Does the rise of metrics in UK healthcare threaten or offer oppor | 32561
Pediatrics & Therapeutics

Pediatrics & Therapeutics
Open Access

ISSN: 2161-0665

Does the rise of metrics in UK healthcare threaten or offer opportunities for nursing identity in child and adolescent mental health?

5th International Conference on Pediatric Nursing & Healthcare

July 11-12, 2016 Cologne, Germany

Laurence Baldwin

Coventry University, UK

Scientific Tracks Abstracts: Pediat Therapeut

Abstract :

Child and adolescent mental health services (CAMHS) within the UK National Health Service have often been seen as a ��?Cinderella service��? but due to increasing pressure and attention have received much more policy development in the past 10 years. Important amongst this is the development of Children and Young People��?s Improved Access to Psychological Therapies (CYP-IAPT) which emphasizes evidence-based approaches, and the use of routine outcome measures. Whilst it is giving nurses increased access to training in cognitive behavioural therapies, systemic therapies and parenting therapies, it does not put much emphasis on the things which young people identify as important for young people in terms of engagement, or skills which have traditionally been seen as nursing strengths. This approach, and emphasis on generic skills, has implications for the identity of CAMHS nurses, who make up 40% of the CAMHS workforce (the largest single professional group). Whilst other professional groups have been careful to protect their professional identity, nursing within this speciality has not been so quick to assert its unique identity and contribution to care, so psychologists and psychiatrists have provided the main leadership within this speciality. Mental health and paediatric nursing privileges the relational aspects of care which are important to children and young people, and should be in a better position to qualitatively enunciate the contribution that nurses make to CAMHS. This session will explore options for CAMHS nurses to better explain and value their contribution to care.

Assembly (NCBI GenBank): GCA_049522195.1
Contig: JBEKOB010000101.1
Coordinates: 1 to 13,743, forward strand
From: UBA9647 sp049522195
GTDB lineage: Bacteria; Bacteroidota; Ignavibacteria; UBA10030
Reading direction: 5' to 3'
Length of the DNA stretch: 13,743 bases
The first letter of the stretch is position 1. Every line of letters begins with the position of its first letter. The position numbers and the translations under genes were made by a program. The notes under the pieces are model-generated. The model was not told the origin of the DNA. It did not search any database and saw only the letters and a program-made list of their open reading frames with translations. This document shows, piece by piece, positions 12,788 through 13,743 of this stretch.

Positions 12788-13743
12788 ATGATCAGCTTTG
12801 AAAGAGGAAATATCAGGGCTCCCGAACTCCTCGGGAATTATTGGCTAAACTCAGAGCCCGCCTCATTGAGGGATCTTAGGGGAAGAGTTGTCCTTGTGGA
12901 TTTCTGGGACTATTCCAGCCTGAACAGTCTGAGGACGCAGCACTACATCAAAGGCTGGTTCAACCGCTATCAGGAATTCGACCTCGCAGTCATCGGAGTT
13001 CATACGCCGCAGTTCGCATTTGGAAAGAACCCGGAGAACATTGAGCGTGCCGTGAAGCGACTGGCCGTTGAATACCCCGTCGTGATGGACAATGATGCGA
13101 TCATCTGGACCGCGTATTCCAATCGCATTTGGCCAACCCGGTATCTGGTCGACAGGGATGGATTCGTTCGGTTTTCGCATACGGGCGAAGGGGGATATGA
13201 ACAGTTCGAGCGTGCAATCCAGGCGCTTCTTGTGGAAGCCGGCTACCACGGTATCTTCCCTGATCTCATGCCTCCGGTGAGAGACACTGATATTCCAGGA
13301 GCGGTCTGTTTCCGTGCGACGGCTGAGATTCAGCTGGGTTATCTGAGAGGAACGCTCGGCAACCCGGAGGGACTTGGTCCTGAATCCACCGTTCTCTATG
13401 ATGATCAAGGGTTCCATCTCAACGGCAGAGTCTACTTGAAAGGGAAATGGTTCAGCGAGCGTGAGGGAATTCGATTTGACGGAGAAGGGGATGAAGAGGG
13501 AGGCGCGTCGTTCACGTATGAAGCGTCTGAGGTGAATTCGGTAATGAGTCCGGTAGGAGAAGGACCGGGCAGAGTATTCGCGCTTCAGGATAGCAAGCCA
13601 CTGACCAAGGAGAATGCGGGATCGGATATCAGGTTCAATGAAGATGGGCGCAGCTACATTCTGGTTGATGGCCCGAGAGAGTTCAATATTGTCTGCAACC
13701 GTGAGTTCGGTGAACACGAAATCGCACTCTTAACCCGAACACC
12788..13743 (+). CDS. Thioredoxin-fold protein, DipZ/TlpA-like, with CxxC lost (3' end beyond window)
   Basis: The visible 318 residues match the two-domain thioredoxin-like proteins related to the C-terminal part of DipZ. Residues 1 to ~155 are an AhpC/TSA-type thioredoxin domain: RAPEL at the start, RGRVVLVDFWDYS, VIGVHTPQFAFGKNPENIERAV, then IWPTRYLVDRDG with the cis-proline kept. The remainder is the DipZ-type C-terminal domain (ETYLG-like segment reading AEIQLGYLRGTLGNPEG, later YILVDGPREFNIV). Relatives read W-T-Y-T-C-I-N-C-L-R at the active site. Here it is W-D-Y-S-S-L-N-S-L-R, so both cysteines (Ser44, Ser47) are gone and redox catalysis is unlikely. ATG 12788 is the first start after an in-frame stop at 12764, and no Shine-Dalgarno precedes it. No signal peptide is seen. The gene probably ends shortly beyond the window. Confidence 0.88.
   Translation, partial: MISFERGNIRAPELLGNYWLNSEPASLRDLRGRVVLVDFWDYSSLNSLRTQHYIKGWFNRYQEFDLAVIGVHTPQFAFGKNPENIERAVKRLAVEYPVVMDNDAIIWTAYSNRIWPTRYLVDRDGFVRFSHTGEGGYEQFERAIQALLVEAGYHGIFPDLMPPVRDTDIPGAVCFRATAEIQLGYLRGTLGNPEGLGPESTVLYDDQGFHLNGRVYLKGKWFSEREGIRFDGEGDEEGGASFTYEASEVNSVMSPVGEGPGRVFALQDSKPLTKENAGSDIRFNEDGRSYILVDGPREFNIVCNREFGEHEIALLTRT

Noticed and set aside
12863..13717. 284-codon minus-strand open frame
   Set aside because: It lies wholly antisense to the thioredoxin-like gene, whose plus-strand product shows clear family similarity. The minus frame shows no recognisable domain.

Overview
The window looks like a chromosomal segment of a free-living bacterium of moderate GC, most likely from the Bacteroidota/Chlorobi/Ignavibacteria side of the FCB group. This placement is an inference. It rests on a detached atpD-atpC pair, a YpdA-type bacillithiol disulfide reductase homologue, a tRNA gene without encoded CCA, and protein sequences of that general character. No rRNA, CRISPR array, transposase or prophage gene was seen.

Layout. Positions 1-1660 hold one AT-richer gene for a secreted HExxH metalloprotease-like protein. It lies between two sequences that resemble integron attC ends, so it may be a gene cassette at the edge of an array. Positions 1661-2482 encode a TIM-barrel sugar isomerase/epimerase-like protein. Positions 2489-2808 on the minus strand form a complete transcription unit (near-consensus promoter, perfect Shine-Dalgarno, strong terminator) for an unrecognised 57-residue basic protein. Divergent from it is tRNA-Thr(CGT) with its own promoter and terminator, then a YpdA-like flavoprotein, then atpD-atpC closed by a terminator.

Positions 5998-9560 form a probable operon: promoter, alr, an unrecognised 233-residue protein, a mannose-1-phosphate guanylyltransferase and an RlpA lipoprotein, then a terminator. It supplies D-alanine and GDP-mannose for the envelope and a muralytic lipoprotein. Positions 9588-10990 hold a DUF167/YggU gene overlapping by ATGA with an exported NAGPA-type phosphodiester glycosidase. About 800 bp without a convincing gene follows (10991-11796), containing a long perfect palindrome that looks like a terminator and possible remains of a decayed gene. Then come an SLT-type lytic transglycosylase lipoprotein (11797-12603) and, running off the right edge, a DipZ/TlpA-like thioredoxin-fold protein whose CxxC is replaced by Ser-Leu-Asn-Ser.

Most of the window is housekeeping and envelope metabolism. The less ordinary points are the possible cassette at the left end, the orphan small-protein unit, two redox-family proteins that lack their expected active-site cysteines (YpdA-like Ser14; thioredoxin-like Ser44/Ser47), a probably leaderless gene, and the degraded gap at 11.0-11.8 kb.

Biography :

Laurence Baldwin is a Senior Lecturer in Mental Health Nursing at Coventry University, and leads the Children and Young People’s Neurodevelopmental Team at Derbyshire Healthcare Trust. He completed his PhD at the University of Nottingham, and was previously a Consultant Nurse for Child and Adolescent Mental Health Services in Derbyshire, England. He has published several papers and chapters and been involved in multi disciplinary and community-based participatory research projects. His work for the Royal College of Nursing included representing nursing on the CAMHS Ministerial Taskforce which published the influential ‘Future In Mind’ report in March 2015.